Wednesday, May 18, 2011

A Whirlwind Weekend as the Mileage Piles Up

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Saul gave his finals the first few days of last week and then spent a whole day Wednesday rushing to complete his paperwork and get his grades in so that we would be free to spend Thursday in Phoenixville at the Kimberton Waldorf School with Sami. A number of Waldorf schools get together each year for an Olympics-style competition. Jess and Alex could not attend because of work schedules, Jess had late evening duty at Pearlstone for a conference on Saturday, and they had a black-tie, late night wedding to attend for Alex’s cousin, Lisa, on Sunday night. Because of all that, Jess asked me if we would take all of the girls for the whole weekend and Saul and I agreed.

Thursday dawned absolutely beautiful and with ideal temperatures for an outdoor Olympics competition. The Baltimore Waldorf fifth grade was bussed down and arrived at Kimberton about 9:45 a.m.  Saul and I arrived about 10:30 after an absolutely gorgeous 1-hour drive over country roads and through an old covered bridge to the picturesque school setting on the other side. Climbing a hill with our shaded folding chairs, and crossing the field past a burning Olympic torch, we found that we had just missed Sami’s javelin toss, one of her better events. According to her teacher, her form was beautiful. The next few events that we witnessed were not so good, as Sami is one of the worst runners we have ever seen. Because of this, she was terrible at the long jump, not getting any momentum at the end. She was the only left-handed discus thrower on her red-tunic-clad team (Sparta), but sent the discus a respectable distance. Despite her inability to run quickly, her team won the final relay race of the day. She was also quite good at wrestling, a sumo-type event where the weight and size-matched opponents locked hands and tried to push the other out of a chalk ring drawn on the grass. Gold and silver medals were only awarded to the two top-scoring competitors of the day. Everyone else received a beautiful bronze medal, congratulations, and a hand-shake. Delicious powdered sugar-covered butter cookies were distributed from baskets at the closing ceremonies. A spirit award was given to a boy and girl on each of the four teams—a laurel wreath with which they were crowned. A Greek-themed lunch was available for purchase in the school’s lunchroom and was quite good— spanakopita and Greek salad with feta and olives. We sat at a table with Sami’s friend, Acadia, and her parents, and the father of another Baltimore Waldorf classmate, Jacob. The navigator took us on a slightly different route home which was even nicer than the drive there. When we arrived home, Beth called, and Sami invited herself next door to visit. She came back with a beautiful acrylic painting she had done there of Hobbs, Beth’s new Cairn terrier, painted to look like a lion.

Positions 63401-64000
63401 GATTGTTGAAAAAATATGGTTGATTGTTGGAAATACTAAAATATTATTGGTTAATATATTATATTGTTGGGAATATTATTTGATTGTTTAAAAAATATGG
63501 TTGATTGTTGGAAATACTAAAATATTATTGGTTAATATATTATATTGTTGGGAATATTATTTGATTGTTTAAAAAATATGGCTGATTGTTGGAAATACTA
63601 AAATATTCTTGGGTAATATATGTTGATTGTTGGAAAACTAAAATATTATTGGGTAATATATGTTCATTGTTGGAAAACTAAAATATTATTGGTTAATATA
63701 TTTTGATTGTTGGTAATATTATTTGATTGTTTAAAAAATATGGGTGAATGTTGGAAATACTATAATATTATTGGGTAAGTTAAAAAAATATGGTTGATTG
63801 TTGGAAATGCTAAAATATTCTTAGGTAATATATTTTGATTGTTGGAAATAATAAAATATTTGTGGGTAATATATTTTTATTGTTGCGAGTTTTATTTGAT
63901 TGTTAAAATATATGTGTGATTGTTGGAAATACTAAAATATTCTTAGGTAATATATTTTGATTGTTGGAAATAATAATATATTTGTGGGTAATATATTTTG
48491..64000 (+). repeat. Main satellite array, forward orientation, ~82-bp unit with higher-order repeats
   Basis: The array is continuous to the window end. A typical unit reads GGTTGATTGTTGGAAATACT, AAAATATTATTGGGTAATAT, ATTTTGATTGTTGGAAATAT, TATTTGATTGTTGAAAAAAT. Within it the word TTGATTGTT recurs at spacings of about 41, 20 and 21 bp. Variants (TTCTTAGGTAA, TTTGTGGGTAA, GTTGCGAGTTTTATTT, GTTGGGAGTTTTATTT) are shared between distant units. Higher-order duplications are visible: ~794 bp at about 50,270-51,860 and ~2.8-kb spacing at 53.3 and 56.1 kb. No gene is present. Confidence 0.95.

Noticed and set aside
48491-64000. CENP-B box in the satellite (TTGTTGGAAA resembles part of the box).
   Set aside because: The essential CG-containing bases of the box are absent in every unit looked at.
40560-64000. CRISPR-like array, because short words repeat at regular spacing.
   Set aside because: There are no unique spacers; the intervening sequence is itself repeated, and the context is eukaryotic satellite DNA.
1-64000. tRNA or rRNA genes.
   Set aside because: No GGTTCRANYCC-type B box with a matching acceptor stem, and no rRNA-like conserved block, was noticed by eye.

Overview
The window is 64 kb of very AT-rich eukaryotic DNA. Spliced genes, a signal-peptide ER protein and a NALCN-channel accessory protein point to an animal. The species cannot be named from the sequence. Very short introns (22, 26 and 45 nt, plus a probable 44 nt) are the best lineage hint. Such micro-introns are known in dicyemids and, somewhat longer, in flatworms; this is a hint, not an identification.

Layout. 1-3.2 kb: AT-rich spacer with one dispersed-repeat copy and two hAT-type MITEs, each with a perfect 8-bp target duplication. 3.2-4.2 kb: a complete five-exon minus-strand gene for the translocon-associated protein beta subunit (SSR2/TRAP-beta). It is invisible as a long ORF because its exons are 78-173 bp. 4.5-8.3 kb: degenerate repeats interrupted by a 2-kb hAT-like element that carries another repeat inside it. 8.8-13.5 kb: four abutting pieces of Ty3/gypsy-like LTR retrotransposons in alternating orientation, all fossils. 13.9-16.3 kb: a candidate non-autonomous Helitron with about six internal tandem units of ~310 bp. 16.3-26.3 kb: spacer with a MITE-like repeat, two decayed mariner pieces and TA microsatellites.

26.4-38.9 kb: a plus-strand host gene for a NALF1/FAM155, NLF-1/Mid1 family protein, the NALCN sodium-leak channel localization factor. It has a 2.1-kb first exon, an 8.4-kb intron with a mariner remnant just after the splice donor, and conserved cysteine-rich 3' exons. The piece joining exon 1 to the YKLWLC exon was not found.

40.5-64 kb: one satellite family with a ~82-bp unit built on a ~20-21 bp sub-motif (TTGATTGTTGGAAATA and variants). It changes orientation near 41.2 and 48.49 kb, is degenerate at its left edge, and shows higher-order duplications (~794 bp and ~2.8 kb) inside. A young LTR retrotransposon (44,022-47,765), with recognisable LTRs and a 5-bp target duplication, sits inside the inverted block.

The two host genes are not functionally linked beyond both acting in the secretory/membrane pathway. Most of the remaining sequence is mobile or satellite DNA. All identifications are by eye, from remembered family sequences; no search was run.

Jessica arrived with the other two girls already asleep late that evening. Yona awoke and gave her a hard time going to bed, but finally, after about a half hour, all of us were asleep. Yona woke first in the morning, followed by Izzy and then Sami. I toasted bagels and made Sami hot oatmeal and eventually we all breakfasted, watching children’s television. Jess left early to pick up her mother-in-law and sister, Shirley, to look at some more houses in Cherry Hill. She is so overwhelmed right now with the upcoming move that she forgot to take Yona’s car seat out for us to use. Leaving Saul to babysit, I went to Costco in the afternoon, buying us a new one, purchasing a few items for dinner, and picking up a hot pizza for lunch. Our guests for dinner on Friday night included Faith and her son, Jon, and granddaughter, Hilary, and Larry. Beth stopped in just for a few minutes to say hi as Paul is still recovering from his surgery. We had homemade challah, homemade chicken soup with mini bow-tie noodles, hummus with chips, tossed salad, and sesame-flavored brown basmati rice. My right arm has been very achy for a week now that I overdid the gardening, vacuuming, and sweeping, so while I went to lay down for a while while Yona was napping, Sami and Izzy made oatmeal-peanut butter-raisin cookies for dessert. They cooperated beautifully according to Saul, and the cookies were great. They also made tiny individual challahs while I was braiding the dough. Faith brought perky salmon-colored gerbera daisies in a bouquet, and Larry brought each of the girls a stuffed animal.

Saul tried on his full ceremonial regalia for the girls to see before he left for commencement at the college, which took the entire day. He left about 11 a.m. and did not return until 5:30 p.m. The girls and I just hung out, watching videos, playing games, and doing crafts. I gave Sami and Izzy two pairs of old panty hose, an old pillow, a button box, and my sewing kit. They each made a stuffed bunny rabbit. We ate leftovers for lunch and dinner on Saturday.